superman(2016)_0001I really dug this issue, especially as a #1. Of course, this is a #1 geared for someone like me…even as it provides this starting point, a jump-on point, for new readers. We get to see the title character both in costume and out, as well as meet supporting cast–his wife Lois, his son Jon…even the neighbor’s daughter (surely to be a Lana Lang type figure). There’s even an early double-page spread that in some ways I “ought to” complain about (given my usual complaints about so many double-page spreads being “cheats” and “wastes of space” and all that)…but it just made me grin. I think the first official “shirt rip” as this Clark changes over to Superman to go into action.

What disturbs me about the issue–there’s a scene in which young Jon races off across a field along with the family cat…and he sees the cat snatched up by a bird (a falcon of some kind?)…and we see a display of his as-yet uncontrolled power: Jon lashes out instinctively at the bird with his heat vision…but–lacking control–the blast incinerates bird and cat. The kid is certainly not happy about this–a definite weight of failure on him–but it very definitely broke my heart…ESPECIALLY having imagined the joy at seeing the boy fly, or race after the bird, and rescue the cat. An argument with his parents, perhaps–he HAD TO use his powers, he saved the cat! But instead, in attempting to save the cat…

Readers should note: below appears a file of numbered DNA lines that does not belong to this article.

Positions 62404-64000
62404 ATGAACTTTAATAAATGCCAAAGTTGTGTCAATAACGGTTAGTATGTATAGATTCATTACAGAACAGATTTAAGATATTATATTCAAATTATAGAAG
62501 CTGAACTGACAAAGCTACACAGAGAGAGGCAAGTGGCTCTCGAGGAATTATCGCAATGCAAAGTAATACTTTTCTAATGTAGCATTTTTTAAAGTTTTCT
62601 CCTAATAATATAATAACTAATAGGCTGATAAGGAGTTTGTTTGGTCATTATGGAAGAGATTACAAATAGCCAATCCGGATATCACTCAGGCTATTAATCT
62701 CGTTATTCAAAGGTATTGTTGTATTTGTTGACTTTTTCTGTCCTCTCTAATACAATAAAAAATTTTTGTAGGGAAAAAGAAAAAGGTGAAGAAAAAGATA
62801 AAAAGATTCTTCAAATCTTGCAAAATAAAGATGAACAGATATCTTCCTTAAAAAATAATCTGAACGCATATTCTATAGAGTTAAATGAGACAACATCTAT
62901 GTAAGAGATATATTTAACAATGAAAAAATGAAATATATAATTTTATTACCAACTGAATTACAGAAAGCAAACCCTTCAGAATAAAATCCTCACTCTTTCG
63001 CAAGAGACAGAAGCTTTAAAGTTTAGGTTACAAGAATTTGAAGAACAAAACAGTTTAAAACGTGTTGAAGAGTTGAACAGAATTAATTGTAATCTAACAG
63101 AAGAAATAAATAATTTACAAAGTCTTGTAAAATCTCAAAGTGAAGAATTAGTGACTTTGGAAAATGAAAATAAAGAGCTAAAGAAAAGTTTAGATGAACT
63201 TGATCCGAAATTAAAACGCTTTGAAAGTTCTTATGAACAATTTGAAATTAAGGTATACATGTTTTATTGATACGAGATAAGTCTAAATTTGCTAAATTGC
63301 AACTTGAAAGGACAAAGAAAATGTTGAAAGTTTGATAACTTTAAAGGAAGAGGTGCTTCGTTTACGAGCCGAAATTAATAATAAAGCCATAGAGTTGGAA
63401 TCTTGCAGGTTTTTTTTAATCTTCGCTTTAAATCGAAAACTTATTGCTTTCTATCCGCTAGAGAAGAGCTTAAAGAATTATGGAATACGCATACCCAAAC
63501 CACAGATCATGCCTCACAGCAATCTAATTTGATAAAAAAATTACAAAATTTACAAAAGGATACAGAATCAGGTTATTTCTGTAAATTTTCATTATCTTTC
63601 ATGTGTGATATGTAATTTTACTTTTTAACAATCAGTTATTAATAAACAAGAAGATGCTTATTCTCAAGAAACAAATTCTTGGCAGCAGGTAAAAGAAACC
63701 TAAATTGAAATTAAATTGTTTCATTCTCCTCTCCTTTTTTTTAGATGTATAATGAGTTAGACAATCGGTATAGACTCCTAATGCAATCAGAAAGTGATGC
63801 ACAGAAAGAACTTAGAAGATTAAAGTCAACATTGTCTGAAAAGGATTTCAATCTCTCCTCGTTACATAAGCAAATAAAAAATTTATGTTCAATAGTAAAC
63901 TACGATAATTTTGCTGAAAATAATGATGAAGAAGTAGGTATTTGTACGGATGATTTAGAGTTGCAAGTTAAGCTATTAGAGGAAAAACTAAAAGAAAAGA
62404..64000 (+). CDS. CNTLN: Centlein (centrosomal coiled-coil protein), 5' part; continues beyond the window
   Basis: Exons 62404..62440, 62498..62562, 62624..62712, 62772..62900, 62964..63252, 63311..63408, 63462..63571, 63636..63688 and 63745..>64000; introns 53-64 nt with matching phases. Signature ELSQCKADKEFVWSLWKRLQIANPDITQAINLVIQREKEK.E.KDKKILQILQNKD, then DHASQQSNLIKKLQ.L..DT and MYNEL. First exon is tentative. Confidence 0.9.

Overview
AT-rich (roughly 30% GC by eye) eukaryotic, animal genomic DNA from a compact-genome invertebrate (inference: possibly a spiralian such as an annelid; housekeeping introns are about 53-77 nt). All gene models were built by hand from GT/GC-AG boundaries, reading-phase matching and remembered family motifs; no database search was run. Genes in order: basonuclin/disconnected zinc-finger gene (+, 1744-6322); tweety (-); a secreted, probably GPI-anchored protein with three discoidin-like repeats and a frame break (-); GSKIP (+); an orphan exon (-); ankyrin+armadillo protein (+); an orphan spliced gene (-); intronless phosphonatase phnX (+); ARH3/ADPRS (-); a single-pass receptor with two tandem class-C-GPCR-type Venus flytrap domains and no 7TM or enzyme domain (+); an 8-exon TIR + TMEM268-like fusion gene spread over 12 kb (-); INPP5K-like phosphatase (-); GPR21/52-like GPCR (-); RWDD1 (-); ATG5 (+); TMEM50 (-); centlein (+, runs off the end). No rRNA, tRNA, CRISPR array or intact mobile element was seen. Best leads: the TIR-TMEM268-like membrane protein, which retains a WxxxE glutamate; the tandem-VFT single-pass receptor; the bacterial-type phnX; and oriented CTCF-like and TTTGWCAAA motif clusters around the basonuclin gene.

I’m an easy mark for stuff with fuzzy animals. I am admittedly desensitized to human death in fiction, but even in fiction I can’t not feel something at the loss of an animal…especially like this.

That said…the fact the scene hit me as it did, I can also see so much potential for stuff, and I look forward to more (even as I’ll try to “forget” those particular panels).

The cover, too, looks like a #1, and I’m again glad FOR the “regular” cover actually having an iconic look to it.

BATMAN #1

batman(2016)_0001In a way, I actually was not looking forward to this issue. I don’t know now what I was fully picturing regarding it–something like the Court of Owls, but people embodying the City itself, another “secret society” going after Batman. Seeing Batman leap into action to try to save a plane–or at least minimize catastrophic damage and loss of life when it crashes–was both exciting and a bit over-the-top. I’ve really grown tired of a Batman prepared for anything/everything. But I have to be honest that despite that, it’s still exciting and impressive to see the character in action like this, and to picture it as just some big summer action/blockbuster thriller that’s over the top but right in range of what I’m looking for.

While I certainly had zero expectation of yet another “death of Batman,” it was also–for me–quite effective seeing a Batman really not even phased at facing death. Regretful, perhaps, at unfinished/unfulfilled objectives, but plans in place for such circumstances…and then a mortal moment, wondering if his parents would be proud of him despite his dying. Aaaand then we get a couple of new characters–though for a moment I actually thought they might’ve just crossed over from Superman #1 and felt a thrill of continuity-excitement there. What I got leaves me “interested” and curious, definitely looking forward to the next issue.

And the art? I like this rendition of Batman…it’s slightly “off” but works, and I just simply like it.

GREEN LANTERNS #1